the log-likelihoods from the marginal univariate probit models corresponding
to each equation).
{p 0 4}{cmd:e(chi2_c)} is chi-square test statistic for the likelihood ratio
test of the multivariate probit model against the comparison model.
{p 0 4}{cmd:e(nrho)} is the number of estimated rhos (the degrees of freedom
for the likelihood ratio test against the comparison model).
{p 0 4}{cmd:e(rho{it:ji})} is the estimate of correlation {it:ji} in the
variance-covariance matrix of cross-equation error terms.
{p 0 4}{cmd:e(serho{it:ji})} is the estimated standard error of
correlation {it:ji}.
{p 0 4}{cmd:e(rhs{it:i})} is the list of explanatory variables used in
equation {it:i}. This list does not include the constant term, regardless
of whether there is one is implied by equation {it:i}.
{p 0 4}{cmd:e(nrhs{it:i})} is number of explanatory variables in equation {it:i}.
This number includes the constant term if there is one implied by equation {it:i}.
{title:Examples}
{p 8 12}{inp:. use http://www.stata-press.com/data/r7/school.dta, clear}
{p 8 12}{inp:. biprobit (private = years logptax loginc) (vote=years logptax loginc) }
{p 8 12}{inp:. mvprobit (private = years logptax loginc) (vote = years logptax loginc), dr(15) }
{p 8 12}{inp:. mvprobit (private = years logptax loginc) (vote = years logptax, nocons), nolog }
{p 8 12}{inp:. mvprobit (private years logptax loginc) (vote years logptax, nocons), beta0 }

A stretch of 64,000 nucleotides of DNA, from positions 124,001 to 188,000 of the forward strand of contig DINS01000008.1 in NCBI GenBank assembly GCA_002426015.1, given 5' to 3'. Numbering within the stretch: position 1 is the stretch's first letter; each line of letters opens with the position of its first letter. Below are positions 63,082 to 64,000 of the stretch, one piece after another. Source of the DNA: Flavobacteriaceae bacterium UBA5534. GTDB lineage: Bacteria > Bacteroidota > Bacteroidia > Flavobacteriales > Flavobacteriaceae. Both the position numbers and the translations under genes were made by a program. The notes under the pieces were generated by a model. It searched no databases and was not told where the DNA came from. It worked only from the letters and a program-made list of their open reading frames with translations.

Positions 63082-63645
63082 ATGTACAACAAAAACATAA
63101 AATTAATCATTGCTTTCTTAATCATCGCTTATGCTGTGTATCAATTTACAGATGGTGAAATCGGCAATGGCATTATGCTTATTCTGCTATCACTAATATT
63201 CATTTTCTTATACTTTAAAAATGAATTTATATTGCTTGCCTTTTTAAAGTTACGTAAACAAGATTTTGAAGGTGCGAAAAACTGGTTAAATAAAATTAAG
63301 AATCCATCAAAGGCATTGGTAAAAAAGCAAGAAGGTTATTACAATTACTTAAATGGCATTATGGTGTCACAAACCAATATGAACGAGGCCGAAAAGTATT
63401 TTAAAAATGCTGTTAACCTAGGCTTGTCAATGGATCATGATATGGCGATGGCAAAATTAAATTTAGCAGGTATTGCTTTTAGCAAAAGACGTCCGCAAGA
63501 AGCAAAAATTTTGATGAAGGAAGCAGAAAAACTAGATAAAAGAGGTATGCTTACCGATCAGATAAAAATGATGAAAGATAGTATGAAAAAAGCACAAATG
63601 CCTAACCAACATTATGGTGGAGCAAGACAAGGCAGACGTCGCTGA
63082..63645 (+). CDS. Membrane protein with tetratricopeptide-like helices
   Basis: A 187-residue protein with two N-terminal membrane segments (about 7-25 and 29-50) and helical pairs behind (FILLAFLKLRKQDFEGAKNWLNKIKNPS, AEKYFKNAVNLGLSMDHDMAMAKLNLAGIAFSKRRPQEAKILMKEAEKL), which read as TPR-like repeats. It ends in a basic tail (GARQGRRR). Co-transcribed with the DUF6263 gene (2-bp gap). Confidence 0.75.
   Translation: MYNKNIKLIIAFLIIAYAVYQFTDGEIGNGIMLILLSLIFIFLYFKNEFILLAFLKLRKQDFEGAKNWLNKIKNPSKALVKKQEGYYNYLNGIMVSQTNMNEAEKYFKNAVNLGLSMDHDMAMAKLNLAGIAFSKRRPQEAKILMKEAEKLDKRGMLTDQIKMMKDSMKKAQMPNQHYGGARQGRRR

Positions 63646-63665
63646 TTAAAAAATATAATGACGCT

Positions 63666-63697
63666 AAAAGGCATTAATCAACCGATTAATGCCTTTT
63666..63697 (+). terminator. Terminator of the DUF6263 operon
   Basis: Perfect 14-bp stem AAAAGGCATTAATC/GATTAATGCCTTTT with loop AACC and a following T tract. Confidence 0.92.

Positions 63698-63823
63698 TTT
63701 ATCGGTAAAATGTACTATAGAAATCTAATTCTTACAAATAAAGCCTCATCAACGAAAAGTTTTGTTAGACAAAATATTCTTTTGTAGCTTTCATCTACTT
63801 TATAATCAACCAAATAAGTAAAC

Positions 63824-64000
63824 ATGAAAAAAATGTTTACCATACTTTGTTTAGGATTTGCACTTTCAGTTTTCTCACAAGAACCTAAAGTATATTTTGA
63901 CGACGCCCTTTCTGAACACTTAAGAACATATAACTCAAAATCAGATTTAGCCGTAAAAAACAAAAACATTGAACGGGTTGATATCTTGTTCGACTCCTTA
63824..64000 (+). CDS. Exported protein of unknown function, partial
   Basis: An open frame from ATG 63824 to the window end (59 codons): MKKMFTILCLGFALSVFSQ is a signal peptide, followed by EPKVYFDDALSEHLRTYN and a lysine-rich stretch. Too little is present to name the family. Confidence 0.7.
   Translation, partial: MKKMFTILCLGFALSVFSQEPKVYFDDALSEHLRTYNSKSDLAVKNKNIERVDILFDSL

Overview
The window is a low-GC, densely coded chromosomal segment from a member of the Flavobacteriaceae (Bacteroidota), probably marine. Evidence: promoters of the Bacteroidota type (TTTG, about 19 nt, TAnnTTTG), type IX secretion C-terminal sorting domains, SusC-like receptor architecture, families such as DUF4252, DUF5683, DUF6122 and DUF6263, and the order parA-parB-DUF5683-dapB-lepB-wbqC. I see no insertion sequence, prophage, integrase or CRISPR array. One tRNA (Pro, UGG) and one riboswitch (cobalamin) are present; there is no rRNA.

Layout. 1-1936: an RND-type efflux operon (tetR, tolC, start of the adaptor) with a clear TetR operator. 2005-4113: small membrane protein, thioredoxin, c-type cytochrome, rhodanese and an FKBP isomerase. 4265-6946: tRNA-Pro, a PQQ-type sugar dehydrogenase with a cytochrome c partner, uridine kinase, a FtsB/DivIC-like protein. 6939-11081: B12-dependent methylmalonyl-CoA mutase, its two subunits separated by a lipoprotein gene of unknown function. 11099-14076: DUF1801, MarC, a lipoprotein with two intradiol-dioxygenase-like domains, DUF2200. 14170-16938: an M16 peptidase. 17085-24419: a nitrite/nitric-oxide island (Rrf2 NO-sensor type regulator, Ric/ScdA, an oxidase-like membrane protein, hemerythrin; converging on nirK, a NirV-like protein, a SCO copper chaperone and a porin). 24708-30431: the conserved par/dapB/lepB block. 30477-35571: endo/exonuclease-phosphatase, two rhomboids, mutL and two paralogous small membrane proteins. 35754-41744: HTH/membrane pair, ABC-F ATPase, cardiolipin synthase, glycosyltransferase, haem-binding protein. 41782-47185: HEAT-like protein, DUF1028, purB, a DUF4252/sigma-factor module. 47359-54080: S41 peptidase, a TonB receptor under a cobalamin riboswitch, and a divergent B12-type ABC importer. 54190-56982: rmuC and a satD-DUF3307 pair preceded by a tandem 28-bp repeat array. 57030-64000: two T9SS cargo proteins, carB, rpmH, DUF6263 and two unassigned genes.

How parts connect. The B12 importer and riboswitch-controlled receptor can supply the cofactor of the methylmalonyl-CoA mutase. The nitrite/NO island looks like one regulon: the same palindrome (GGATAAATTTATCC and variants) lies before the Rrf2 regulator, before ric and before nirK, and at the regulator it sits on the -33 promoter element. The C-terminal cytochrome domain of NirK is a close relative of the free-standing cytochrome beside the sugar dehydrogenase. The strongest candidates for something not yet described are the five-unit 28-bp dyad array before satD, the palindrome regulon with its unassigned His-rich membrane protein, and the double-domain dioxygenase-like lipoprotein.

{p 8 12}{inp:. constraint define 1 [private]loginc = 0.4 }
{p 8 12}{inp:. mvprobit (private = years logptax loginc) (vote = years logptax loginc, nocons), constraint(1) }
{p 8 12}{inp:. mvprobit (private = years logptax loginc) (vote = years logptax loginc) (pub12 = years loginc) }
{p 8 12}{inp:. mvprobit (private = loginc logptax) (vote = loginc logptax)(school = logptax)(pub5 = ), dr(10) }
{title:Authors}
{p 4 4}Lorenzo Cappellari, Universita del Piemonte-Orientale, Italy{break}
{p 4 4}Stephen P. Jenkins, ISER, University of Essex, U.K.{break}
{title:Acknowledgements}
{p 4 4}Thanks to Nick Cox and Weihua Guan for comments and suggestions.
Much of our code for syntax handling and display of results was inspired
by code used in {cmd:biprobit}.
{title:References}
{p 4 8} Greene, W.H. (2000), {it:Econometric Analysis, Fourth edition},
Prentice-Hall International, Upper Saddle River NJ.
{title:Also see}
{p 1 14}Manual: {hi:[U] 23 Estimation and post-estimation commands},{p_end}
{p 10 14}{hi:[U] 29 Overview of model estimation in Stata},{p_end}
{hi:[R] biprobit}
{p 0 19}On-line: help for {help constraint}, {help est}, {help postest},
{help ml}, {help biprobit}, {help probit}, and (if installed)
{help triprobit}.{p_end}